“What could cause that?” Shadow enquired.
The succubus shrugged. “I don’t know, someone moving it, perhaps?”
“That’s stupid,” Brownie said, and started walking in the correct direction.
* * *
As the sun was rapidly setting, the forest began to be noticeably sparser. Just as the sun was reaching the horizon, the group emerged from the forest onto a dirt road. On the far side of the road was a flat, dirt plain bordered by a rocky ridge.
“Is that it?” Brownie asked, pointing at the ridge with a forehoof.
Perfida nodded. “The entrance is somewhere along the base of that ridge.”
“It’s getting dark. I don’t think it would be a good idea to try and get in there now. We should camp at the edge of the forest, where there’s still some cover.” Brownie found a flat spot and took off her saddlebags. “Who wants to get firewood this time?”
“We should play rock-paper-scissors to decide,” Shadow suggested with a sly grin.
“I’ve never heard of that,” Brownie said, “is it a griffon game?”
“I think it was originally invented by humans.” He held out both his talons in front of the mares to demonstrate. “It’s quite simple; this means ‘rock’, this means ‘paper’ and this means ‘scissors’. Paper beats rock, scissors beat paper, and rock beats scissors. You count to three and pick one at the same time as each other, and see who wins.”
Brownie lifted an eyebrow. “I think you’re forgetting one crucial detail.” She held up a hoof.
“That would be ‘rock’,” Shadow said with a smirk.
Brownie was about to protest again, but Perfida spoke first. “That looks like fun, can I try?” She batted her eyelashes innocently.
“Alright! Loser has to get the firewood, deal?”
“Deal.” The demon sat on her haunches to free up her foreleg.
“Ready? One, two, three!” Shadow held his claw out flat. “Paper beats rock.”
“And scissors beat paper,” Perfida agreed.
Shadow looked closer at the hoof in front of him and realized that the succubus had spread the two halves of her cloven hoof. Scissors. This wasn’t part of the plan. “Uh, it’s traditional to play to best two out of three, just to make sure it’s fair.”
“Of course, that makes sense,” Perfida said with a knowing smile.
“One, two, three! Rock beats scissors…but two rocks makes a tie.”
At Shadow’s insistence they continued to match wits in the time-honored finger game, but even with only two of the three options available to her, the succubus won or tied every single time. Finally, when Shadow was asking for best twenty-three out of forty-four, Brownie called the game.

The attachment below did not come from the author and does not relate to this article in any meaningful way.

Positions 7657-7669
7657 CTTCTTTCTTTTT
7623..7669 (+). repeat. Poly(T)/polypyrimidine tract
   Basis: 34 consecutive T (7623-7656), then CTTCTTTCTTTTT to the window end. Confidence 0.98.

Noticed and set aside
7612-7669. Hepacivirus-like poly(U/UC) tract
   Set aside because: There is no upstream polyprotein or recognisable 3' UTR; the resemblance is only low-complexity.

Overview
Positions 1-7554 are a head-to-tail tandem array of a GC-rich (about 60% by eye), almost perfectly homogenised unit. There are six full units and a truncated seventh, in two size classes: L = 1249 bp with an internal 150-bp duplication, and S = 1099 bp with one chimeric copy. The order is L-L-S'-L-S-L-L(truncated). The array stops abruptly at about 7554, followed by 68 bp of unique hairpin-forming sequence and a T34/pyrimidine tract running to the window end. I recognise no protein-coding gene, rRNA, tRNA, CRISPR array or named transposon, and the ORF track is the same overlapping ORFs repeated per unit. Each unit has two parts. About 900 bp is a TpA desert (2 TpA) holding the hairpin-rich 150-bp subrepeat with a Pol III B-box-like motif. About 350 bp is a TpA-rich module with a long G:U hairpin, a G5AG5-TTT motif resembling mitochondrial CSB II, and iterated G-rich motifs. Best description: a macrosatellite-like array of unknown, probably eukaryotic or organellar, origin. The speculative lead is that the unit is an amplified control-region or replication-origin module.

“I think you should go get the firewood now, Shadow.”
“But…” Shadow just stared at the confidently-smiling bat pony. How did she do that, he thought, was she reading my mind?
“Of course not,” Perfida said with a huge grin, “that would be cheating.”
Shadow sputtered incoherently and pointed at Perfida accusingly.
“I think that’s fair turnabout for challenging a hooved creature to a finger game,” Brownie declared, although she looked quite uncomfortable with the revelation as well. “Just stallion up and get the firewood before it gets completely dark.”
Shadow walked back into the forest, grumbling. He had hardly traveled ten yards before he noticed a light ahead. He quickly returned to the others and all three went to investigate.
In a clearing next to the road, they found large cart that looked like it doubled as a mobile home. It was decorated with stylized representations of various heavenly bodies as well as sweeping lines that seemed to indicate movement. The overall effect suggested the owner was a high-profile expert on the arcane. In front of the cart, a blue unicorn with a nearly-white, blue-tinted mane was sitting by a campfire. She was wearing a purple cape with a star pattern on it and a pointed hat with a similar design hung from a hook on the cart.
As they reached the edge of the clearing, the unicorn jumped up like she had been stung. “Who goes there?” She looked quickly around the edge of the clearing until she saw her guests. “Do you seek an audience with the Great and Powerful Trixie?”
“Um, maybe?” Shadow said. “Is that you?”
“Do you think we could share your campfire?” Perfida added. “There’s safety in numbers.”
“You are wise to seek aid from Trixie,” Trixie said as she looked appraisingly at the motley group, “but how can Trixie know you are trustworthy?”
“You can’t,” Brownie admitted, “but you’re safer keeping an eye on us than letting us skulk around in the woods where you can’t see us.”
Trixie seemed to be alarmed by the inference. “Trixie has introduced herself to you, now you must introduce yourselves to Trixie.”
“I’m Shadow Claw, this sexy filly is Brownie Sundae…”
“Shadow!” Brownie protested.
“…and the winged tripod is Perfida.”
“Okay, I lied,” Perfida responded, “that is annoying.”
“Why are you out in the woods, Trixie?” Brownie asked.